By David O. Heishman –
Trees. Which to plant. Where to plant them. Dilemma.
You folks who read my columns regularly, know I had timber cut late last summer, early fall. My stand of Pin Oaks had contracted disease and foresters recommended I cut them out rather than let them die willy-nilly and be wasted. I made a deal with a logger and he cleaned them out in short order.
I’d like to let nature decide what to let grow where. I’d like a woods thick with native shrubs and small trees. I’d like the transition from first growth species to dominant upper story trees. I’d like to just let it grow back natural.
But I’m afraid. Deer won’t let that happen. My place is loaded with the four legged creatures and they’ve kept my woods trimmed out for years. Only things that seem to grow undisturbed are invasive species. Only one of those that deer seem to like to eat is Ailanthus (Tree Of Heaven) and nipping off the tops of Ailanthus simply triggers growth of more shoots from roots.
Perhaps my problem is worse, because for many years Pap grazed cattle in those woods. No fences between pastures and wooded ground, cows roamed freely within outer fenced boundaries. I don’t think he realized cows were doing then same thing deer are doing today. He remembered when much of that same woods was cleared pasture where cattle grazed and saw no reason not to continue grazing when he came back to farm the home place himself.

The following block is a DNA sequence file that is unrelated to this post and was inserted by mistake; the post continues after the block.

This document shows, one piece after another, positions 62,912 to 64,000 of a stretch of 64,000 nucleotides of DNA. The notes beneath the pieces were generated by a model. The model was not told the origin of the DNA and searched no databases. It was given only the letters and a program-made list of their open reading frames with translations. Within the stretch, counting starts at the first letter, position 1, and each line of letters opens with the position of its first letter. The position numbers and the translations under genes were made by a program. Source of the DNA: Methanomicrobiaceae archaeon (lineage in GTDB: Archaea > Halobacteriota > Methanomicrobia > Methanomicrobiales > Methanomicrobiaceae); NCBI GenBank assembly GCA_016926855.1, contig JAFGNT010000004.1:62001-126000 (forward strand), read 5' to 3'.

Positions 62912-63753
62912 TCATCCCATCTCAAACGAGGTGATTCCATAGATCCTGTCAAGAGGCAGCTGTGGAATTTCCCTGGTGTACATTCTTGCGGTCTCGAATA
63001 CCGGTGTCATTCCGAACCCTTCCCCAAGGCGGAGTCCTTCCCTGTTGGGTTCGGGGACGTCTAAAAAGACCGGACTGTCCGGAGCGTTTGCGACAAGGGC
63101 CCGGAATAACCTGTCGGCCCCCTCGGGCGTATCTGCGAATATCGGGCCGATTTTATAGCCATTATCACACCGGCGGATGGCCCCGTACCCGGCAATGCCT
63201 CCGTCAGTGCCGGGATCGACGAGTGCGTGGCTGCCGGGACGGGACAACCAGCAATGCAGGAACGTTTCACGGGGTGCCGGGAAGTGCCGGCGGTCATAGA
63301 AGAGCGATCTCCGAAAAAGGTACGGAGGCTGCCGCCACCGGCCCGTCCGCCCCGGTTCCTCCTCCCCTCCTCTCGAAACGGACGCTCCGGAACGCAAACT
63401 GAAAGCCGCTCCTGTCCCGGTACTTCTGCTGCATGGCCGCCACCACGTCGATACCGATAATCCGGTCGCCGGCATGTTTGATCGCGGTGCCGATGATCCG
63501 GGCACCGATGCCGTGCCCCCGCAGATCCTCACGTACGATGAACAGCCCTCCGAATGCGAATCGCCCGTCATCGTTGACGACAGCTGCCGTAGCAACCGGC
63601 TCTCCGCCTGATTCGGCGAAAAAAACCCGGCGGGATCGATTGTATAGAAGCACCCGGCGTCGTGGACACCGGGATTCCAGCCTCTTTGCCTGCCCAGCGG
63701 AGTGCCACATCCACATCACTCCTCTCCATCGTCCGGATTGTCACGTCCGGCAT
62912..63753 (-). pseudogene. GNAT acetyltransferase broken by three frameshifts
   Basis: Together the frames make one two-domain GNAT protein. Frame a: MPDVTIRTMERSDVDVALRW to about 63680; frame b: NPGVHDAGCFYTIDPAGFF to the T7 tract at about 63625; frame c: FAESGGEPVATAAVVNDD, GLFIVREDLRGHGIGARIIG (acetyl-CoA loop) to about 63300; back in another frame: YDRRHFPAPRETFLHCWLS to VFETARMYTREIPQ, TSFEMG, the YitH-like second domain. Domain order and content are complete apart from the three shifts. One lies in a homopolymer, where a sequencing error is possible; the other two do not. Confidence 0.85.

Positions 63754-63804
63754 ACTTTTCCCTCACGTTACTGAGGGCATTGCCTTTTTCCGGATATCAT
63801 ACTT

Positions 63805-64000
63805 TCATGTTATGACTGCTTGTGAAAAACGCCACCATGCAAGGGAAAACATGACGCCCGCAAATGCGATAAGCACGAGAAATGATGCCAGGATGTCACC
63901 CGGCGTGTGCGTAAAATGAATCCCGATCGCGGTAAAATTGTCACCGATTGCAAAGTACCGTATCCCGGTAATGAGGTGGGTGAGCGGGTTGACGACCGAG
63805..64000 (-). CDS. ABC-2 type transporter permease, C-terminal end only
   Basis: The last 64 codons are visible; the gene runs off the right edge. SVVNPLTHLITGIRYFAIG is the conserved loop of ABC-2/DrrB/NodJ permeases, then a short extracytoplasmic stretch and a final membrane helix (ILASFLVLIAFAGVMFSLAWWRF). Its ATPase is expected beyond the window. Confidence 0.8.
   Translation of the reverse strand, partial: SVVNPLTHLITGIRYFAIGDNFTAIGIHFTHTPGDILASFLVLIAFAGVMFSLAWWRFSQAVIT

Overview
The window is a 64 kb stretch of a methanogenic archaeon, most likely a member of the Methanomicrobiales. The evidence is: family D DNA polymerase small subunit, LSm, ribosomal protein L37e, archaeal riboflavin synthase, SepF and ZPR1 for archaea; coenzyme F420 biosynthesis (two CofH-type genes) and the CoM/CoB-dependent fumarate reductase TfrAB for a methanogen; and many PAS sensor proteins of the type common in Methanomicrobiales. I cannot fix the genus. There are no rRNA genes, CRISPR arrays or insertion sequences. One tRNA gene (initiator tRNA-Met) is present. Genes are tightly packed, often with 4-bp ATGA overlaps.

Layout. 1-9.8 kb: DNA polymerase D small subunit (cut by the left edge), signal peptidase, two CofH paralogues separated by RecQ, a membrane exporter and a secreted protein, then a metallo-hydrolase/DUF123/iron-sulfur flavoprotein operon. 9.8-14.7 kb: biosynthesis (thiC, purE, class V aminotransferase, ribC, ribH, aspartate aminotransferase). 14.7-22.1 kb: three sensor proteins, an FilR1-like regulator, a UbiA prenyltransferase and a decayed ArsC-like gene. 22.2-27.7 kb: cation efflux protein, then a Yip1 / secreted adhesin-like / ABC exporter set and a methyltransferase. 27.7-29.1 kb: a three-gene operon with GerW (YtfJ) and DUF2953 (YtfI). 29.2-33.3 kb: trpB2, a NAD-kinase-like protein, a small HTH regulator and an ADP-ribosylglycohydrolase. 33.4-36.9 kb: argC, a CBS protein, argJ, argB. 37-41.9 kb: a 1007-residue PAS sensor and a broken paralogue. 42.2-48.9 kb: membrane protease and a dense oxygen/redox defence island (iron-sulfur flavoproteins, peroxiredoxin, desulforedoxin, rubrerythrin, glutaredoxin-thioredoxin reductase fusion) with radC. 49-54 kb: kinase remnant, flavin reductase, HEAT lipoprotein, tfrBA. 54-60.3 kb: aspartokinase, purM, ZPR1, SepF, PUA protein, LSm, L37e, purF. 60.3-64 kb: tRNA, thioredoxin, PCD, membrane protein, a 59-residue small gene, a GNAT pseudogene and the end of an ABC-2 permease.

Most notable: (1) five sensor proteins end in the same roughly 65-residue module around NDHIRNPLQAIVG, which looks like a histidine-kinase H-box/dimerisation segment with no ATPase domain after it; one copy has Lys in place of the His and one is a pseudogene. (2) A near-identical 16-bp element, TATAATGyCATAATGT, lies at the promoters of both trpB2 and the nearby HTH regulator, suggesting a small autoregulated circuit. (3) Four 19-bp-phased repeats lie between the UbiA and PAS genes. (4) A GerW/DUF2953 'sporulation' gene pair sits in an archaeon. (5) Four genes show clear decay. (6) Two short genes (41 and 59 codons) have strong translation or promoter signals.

One of first things I did when I took over operations following his death, was to separate woods from pasture. I did it mainly to hold livestock up closer where I could keep a better eye on them and not have to tramp thirty or forty acres of woods hunting newborn calves or missing cows. Fence maintenance was a lot simpler on a couple hundred yards of smooth high tensile wire than on several thousand feet of old rusty patched woven wire.
Deer took up where cows left off. Years ago when cows grazed there deer herd was much smaller. Perhaps that was partly because cows ate their browse before deer got to it. Whatever the reasons, now cows are gone, deer have proliferated and there has been no under growth or regrowth around fallen mature trees.